Competition in the employment market combined with advances in internet technology have resulted in major shifts in the way we look for jobs; but make no mistake, the basics of job seeking remain alive and well. So what are the basics? Let’s review them, and then we can get down to new rules.
- Be sure to have an error free résumé and cover letter to present for new opportunities. While this seems obvious, many people fail to put in the necessary effort to make their résumé outstanding. A document that is grammatically perfect and error free is a good first step. If you need to print hard copies, use good résumé paper and be sure your printer provides a clean copy.
- Assuming you are sending your résumé and cover electronically, your résumé should be in Word.doc format, but you should also have an ASCII text version for use on websites that require you to cut and paste, and upload. A PDF is a good idea as well; most applicant tracking systems cannot read this file format so save this version for direct contact with hiring managers.
- Reach out to those you know in order to identify new opportunities – your network. Attend area functions and let others know you are job hunting. Look for advertised positions online and possibly in the newspaper (yes – there still are a few help wanted ads depending upon your field.)
- Always send thank you notes after an interview. While email is fine, handwritten notes are a great traditional way to make a positive impression.
- Get creative. In this job market you cannot simply post your résumé on Monster, answer a few ads, and expect to get hired. Those days are gone. You must take a proactive approach to job seeking. Identify the companies you want to work for. Find out who the hiring managers are. Send emails, faxes, and even overnight letters to draw attention. Don’t be a stalker, but do get yourself noticed as best you can.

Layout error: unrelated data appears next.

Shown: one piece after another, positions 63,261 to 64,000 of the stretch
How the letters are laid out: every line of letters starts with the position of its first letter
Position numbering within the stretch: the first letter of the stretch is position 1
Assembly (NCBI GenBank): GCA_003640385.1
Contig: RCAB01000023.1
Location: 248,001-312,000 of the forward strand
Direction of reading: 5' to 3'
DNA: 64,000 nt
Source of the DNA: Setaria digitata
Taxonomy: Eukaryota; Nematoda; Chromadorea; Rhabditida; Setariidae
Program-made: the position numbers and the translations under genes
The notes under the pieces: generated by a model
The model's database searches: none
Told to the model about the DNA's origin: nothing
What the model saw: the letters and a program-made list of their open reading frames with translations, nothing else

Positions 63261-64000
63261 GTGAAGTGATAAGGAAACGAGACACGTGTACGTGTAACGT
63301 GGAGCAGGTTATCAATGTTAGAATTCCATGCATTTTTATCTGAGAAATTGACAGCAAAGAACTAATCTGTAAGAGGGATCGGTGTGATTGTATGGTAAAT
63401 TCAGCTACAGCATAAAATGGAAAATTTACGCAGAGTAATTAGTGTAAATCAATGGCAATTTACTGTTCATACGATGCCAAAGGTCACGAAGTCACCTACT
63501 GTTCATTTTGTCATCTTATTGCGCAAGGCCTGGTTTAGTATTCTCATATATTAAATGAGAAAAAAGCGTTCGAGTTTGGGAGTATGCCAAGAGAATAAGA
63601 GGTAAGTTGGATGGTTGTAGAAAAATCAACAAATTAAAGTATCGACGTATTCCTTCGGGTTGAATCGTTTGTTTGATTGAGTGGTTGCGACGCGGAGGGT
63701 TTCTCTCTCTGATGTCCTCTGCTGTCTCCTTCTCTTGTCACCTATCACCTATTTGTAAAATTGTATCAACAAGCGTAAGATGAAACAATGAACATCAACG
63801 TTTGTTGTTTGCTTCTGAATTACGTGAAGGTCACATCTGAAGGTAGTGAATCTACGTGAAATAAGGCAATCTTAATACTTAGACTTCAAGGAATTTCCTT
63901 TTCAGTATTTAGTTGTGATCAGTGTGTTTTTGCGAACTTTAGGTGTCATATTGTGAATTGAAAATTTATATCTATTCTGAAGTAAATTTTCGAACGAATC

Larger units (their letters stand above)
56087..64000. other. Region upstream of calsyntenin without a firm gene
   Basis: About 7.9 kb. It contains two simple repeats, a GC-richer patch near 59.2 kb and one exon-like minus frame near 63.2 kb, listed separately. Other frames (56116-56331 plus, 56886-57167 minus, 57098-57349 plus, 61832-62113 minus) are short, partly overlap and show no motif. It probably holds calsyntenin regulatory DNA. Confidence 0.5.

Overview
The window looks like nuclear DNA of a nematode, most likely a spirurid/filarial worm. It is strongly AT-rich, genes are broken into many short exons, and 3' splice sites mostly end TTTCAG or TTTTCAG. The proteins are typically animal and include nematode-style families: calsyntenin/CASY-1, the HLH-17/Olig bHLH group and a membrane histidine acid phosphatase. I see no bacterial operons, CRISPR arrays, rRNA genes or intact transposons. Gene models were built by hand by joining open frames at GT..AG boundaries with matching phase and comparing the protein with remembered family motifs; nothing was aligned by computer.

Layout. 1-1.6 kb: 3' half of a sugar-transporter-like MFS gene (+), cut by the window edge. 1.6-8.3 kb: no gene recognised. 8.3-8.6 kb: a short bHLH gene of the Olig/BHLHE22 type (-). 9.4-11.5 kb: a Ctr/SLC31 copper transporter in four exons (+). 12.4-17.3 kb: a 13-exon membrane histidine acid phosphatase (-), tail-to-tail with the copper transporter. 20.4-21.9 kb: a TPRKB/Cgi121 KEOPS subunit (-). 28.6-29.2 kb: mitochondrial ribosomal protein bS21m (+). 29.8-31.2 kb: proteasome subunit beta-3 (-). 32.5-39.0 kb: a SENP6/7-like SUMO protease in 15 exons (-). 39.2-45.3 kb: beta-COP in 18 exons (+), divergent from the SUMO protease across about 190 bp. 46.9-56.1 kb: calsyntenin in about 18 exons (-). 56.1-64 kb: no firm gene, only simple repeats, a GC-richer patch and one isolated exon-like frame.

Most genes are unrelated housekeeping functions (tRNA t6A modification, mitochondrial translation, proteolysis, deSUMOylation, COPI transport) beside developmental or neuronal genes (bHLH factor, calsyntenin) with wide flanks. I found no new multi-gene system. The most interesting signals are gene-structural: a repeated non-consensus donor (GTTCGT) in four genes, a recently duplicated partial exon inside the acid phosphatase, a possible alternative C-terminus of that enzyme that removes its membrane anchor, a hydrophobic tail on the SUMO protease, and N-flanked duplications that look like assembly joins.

- Consider adding a digital résumé to your career portfolio that includes a multimedia presentation. Many professionals have found this creates a new avenue for marketing themselves and establishing that all important brand presence. The digital résumé has not replaced the traditional résumé and will probably not do so any time soon, but it does allow candidates to provide employers with more in-depth information in a compelling format.
- Another new technique for job seekers is personal branding. Personal branding involves the use of blogging, social media participation, and other “brand defining” activities to gain a reputation that can then be leveraged when seeking career opportunities.
- Network using social media (LinkedIn, Twitter, Facebook) in addition to traditional methods. Make sure your LinkedIn profile is up to snuff. Put a professional photo online. Reach out directly to potential hiring managers and former coworkers to identify new leads and uncover the hidden jobs. Participate in group discussions, ask and answer questions, or participate in a LinkedIn poll to let others know the value you offer.
I can’t emphasize enough the importance of conducting a job search that is thorough and comprehensive. If you stick with the old school method for getting a job, it is as if you are looking for a job with one eye closed and one hand tied behind your back. Depending upon your personality, you may find some of these suggestions to be a bit intimidating. Many of my clients felt uncomfortable initially with the new rules of job search, but like anything, once you learn it becomes easier.
Because most people are aware that the current economic conditions make job seeking tough, you would be amazed out how helpful they are. Don’t be afraid to ask for leads and reach out to as many potential contacts as possible.
As the saying goes, it is not what you know, it is who you know.
See, some things never change!
For this blog post, YouTern thanks our friends at Glassdoor.com!
About the Author: Debra Wheatman, is an experienced human capital management strategist with both Certified Professional Resume Writer (CPRW) and Certified Professional Career Coach (CPCC) designations. She is a globally recognized expert in advanced career search techniques with over 18 years’ corporate human resource experience. She posts regularly on her own site at careersdonewrite.com/blog, and has been featured on Fox Business News, WNYW with Brian Lehrer, and quoted in leading online, print, and trade publications, including Forbes.com, The Washington Post, The New York Times, The Wall Street Journal, and CNBC. Debra is the featured career columnist for The Epoch Times.